If you’re an older homeowner with plenty of accumulated home equity and want to find an easy way to supplement your income, a reverse mortgage may be your best financial option.
However, even for people with tons of financial experience, understanding exactly what a reverse mortgage is can be a challenge. But, because it has gained so much interest in recent years (and with the new abundance of retirees seeking exactly what the loan option offers), grasping the concept and putting it to use could be a great help to your finances.
For some people, though, it may be wise to avoid using a reverse mortgage as part of a retirement plan altogether.
So, which camp do you fall in? To find out, check out this helpful advice on whether or not you should seek a reverse mortgage.
What is a Reverse Mortgage?
Simply put, a reverse mortgage is a loan for homeowners over 62 years of age that allows you to convert some of your home equity into cash. It was first designed as a way to help retirees use their accumulated wealth to cover their living expenses and pay for health care, especially for those on a limited income.
The reason why it’s actually called a reverse mortgage is also pretty simple. While a regular mortgage requires you to make monthly payments to your lender, a reverse mortgage has the lender making monthly payments to you based on the value of your home and the age you are when you qualify. The National Council on Aging provides a helpful reverse mortgage calculator, as well as other resources.
This is helpful for some key reasons – mostly related to the sorry state of retirees in our current economy.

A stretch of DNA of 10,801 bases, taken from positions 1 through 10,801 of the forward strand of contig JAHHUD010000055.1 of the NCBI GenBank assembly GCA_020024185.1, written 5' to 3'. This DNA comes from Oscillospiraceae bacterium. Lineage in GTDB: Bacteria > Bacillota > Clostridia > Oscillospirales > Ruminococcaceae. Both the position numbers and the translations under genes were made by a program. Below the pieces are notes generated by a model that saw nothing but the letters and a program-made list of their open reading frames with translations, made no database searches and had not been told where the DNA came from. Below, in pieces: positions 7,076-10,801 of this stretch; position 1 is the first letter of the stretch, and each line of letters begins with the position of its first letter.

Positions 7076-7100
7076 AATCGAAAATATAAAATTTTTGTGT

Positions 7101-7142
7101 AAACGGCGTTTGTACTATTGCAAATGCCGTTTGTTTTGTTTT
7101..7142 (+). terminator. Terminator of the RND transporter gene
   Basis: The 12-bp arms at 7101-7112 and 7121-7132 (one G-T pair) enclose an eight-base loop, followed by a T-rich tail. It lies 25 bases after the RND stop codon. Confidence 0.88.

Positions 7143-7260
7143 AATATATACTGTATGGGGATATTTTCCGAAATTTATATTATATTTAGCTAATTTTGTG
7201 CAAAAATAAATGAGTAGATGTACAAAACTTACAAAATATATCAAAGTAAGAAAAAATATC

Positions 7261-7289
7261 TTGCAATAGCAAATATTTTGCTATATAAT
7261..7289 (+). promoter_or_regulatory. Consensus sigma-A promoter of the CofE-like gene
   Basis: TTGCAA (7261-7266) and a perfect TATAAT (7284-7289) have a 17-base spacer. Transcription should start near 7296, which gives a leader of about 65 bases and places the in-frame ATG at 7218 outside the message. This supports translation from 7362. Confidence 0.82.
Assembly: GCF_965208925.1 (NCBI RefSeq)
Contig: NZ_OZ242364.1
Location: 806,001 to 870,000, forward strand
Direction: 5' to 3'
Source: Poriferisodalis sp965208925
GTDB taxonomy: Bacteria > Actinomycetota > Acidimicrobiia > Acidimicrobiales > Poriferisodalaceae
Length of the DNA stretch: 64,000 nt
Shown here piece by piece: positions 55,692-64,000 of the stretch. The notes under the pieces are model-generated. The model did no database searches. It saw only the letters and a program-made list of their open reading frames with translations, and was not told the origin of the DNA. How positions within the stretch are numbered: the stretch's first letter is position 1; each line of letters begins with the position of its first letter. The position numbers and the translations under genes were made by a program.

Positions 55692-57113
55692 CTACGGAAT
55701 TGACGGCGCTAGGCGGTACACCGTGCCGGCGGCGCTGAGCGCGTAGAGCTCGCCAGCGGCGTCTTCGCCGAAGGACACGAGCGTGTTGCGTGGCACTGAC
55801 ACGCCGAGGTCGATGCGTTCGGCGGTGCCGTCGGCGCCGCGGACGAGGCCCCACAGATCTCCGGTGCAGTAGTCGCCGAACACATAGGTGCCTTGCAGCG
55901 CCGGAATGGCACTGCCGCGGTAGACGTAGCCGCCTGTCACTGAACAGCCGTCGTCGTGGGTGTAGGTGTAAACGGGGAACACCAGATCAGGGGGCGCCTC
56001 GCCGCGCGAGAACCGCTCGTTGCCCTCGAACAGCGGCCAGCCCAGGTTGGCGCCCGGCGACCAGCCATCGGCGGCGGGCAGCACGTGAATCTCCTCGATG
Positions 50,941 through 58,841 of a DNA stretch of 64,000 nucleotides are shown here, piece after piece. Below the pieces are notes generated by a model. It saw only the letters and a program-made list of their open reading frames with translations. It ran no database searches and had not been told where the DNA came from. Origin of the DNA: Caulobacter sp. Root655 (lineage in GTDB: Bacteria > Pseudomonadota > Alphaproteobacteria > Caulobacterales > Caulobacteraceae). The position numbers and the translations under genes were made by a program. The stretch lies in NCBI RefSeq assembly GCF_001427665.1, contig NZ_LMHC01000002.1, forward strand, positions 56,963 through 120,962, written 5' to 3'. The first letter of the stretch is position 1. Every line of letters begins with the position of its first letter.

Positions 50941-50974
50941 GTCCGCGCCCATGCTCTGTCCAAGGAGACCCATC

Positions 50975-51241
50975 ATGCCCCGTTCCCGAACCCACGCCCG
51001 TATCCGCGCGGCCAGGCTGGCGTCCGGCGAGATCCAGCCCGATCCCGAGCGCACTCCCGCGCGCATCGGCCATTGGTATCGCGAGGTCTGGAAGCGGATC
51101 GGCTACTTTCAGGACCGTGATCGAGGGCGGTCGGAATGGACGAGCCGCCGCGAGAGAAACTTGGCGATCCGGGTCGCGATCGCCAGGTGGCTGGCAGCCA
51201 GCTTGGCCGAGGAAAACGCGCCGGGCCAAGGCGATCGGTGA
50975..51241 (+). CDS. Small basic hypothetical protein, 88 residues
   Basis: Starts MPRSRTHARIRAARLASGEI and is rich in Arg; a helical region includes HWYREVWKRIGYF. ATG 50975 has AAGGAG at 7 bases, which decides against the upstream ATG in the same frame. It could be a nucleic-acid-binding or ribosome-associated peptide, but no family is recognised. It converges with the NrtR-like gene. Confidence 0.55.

Since 2011, the United States has seen record low numbers of workers confident that they’ll have enough money to retire comfortably. Only 13 percent of workers surveyed by the Employee Benefit Research Institute claim to be very confident, with 38 percent claiming to be somewhat confident.
The rest range from not really confident, to not confident in the slightest. That’s where the reverse mortgage comes in.
Through a reverse mortgage, you can use your home as your principal or even use the loan to purchase a primary residence if you can use cash on hand to pay the difference between the mortgage proceeds and the sales price plus the closing costs on the new property.
Conveniently, you don’t have to pay back the loan until you sell the house, move somewhere else, or die. As long as you’re alive and residing in the home, you aren’t required to make any monthly payments towards the loan balance.
Sound appealing? Let’s find out if you’ll qualify.
Who is Eligible for a Reverse Mortgage?
While a reverse mortgage might sound great to someone in their 30s or 40s who is just now getting into the home buying game, people in that group won’t qualify.
The requirements are pretty straightforward for eligibility:
- You must be at least 62 years of age.
- The home must be your primary residence.
- You must have paid off most if not all of your regular or traditional mortgage.
These mortgages are insured by the Federal Housing Administration (FHA) through their Home Equity Conversion Mortgage (HECM) program. Before you qualify, you’ll have to sit down with a reverse mortgage counselor and figure out how much it will cost you. Said counselor will also be seriously helpful in answering any of your lingering questions about how these loans work.